New Book on Thomas Reid’s Common Sense Design Philosophy

Different species of birds in the wild

On this episode of ID the Future, Jay Richards speaks with James Barham, who’s just edited a new edition of Scottish Enlightenment philosopher Thomas Reid (1710-1796), Lectures on Natural TheologyOne of the most readable of all philosophers, Reid is well known for his “common-sense philosophy.” Were he living today, says Barham, he would have certainly been part of the intelligent design movement. Though it’s commonly thought that David Hume refuted Reid’s design arguments, Reid actually produced these lectures after Hume’s death, tracing his design argument back to Plato and Cicero, and did not find Hume’s key anti-design arguments at all persuasive, much less daunting or difficult to rebut. Barham also provides some interesting historical bits about how these lectures came to be written down, and some of the advantages this new resource on Thomas Reid offers over earlier Reid scholarship.

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Scott Turner on Purpose in Nature, Part 1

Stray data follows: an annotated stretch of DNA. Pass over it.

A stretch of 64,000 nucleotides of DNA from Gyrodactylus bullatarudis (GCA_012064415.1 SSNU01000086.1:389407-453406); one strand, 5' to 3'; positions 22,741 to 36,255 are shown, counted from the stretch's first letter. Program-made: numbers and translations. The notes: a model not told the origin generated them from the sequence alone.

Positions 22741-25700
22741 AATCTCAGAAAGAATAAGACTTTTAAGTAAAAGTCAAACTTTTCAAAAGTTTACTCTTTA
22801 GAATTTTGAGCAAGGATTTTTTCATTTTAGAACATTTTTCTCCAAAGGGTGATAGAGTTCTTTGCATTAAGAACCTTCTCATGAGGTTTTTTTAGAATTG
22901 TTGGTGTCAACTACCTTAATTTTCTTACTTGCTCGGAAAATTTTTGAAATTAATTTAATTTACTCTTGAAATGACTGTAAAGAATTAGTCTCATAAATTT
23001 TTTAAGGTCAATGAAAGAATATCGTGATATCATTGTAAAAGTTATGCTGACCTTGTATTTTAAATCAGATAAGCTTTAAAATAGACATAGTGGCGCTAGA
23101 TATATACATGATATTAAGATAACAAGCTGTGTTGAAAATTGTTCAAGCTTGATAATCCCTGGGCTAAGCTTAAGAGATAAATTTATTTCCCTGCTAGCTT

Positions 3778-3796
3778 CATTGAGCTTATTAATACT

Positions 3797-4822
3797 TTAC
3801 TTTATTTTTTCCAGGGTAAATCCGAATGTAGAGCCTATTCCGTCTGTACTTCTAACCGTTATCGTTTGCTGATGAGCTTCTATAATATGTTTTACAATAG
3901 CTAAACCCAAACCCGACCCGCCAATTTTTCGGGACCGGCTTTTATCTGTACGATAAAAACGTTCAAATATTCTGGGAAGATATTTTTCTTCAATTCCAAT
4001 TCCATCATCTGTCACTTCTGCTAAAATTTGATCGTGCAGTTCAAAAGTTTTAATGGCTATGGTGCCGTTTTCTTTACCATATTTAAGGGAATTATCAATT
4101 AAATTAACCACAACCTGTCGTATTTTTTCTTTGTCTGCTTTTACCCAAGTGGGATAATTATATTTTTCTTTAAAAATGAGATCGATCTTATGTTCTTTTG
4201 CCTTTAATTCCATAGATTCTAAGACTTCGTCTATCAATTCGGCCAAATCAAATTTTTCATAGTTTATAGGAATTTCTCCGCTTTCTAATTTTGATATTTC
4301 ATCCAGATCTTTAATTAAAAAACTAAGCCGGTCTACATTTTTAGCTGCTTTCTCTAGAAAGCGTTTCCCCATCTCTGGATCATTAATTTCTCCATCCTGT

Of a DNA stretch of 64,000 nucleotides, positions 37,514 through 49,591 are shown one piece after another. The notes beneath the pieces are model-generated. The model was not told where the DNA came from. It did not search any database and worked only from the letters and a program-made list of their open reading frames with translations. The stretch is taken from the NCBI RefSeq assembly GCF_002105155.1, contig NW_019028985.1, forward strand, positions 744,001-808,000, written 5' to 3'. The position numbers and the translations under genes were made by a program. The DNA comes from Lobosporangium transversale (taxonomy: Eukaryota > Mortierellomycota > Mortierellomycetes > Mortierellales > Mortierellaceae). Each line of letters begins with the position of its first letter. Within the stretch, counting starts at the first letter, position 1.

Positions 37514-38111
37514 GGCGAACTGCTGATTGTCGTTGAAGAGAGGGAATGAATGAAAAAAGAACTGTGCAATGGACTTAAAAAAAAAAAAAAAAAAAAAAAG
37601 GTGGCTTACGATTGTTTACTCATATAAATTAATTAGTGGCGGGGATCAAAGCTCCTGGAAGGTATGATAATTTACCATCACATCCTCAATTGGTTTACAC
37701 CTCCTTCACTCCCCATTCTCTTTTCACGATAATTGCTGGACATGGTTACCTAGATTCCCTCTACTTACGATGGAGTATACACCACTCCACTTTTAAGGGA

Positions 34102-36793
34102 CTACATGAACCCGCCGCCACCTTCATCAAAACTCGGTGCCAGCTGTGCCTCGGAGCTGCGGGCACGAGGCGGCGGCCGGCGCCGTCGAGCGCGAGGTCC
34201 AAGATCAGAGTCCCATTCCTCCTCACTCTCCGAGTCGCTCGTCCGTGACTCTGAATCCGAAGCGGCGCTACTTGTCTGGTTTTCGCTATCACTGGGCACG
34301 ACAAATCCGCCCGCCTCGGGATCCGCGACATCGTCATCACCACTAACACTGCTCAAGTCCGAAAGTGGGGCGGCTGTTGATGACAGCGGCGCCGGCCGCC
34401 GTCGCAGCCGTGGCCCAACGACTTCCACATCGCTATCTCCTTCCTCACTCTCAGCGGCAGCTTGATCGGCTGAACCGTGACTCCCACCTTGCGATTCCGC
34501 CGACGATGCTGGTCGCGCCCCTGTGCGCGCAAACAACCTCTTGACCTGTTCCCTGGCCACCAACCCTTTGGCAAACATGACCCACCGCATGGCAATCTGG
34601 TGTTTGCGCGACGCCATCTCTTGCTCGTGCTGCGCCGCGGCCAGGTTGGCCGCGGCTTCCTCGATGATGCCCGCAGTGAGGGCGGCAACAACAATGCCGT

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Scott Turner is a biologist and physiologist, a professor at State University of New York College of Environmental Sciences and Forestry and visiting professor at Cambridge. In this episode from the vault, Rob Crowther interviews him about his book Purpose and Desire: What Makes Something Alive and Why Modern Darwinism Has Failed To Explain It. Turner argues that modern Darwinism has reached a scientific dead end, unable to tell us what life is, treats many of its features — including purpose and desire — virtually as illusions. There’s a better way to view life, says Turner.

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Richard Weikart on Darwinian Racism, Eugenics, and Slavery

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[Edited] On this episode of ID the Future, historian Richard Weikart continues his conversation with host Michael Keas about “scientific” racism. The evil of racism was nothing new when Darwin and his evolutionary theory came on the scene, but according to Weikart, racist thinking, increased “by orders of magnitude” under the influence of Darwinism and evolutionary thinking, and became mainstream science. The idea of a Malthusian “struggle for existence” meant there must be winners and losers in the fight for population survival, and Darwin believed that the best, and inevitable, outcome would be that the supposedly superior European races would overcome the supposedly inferior black Africans.

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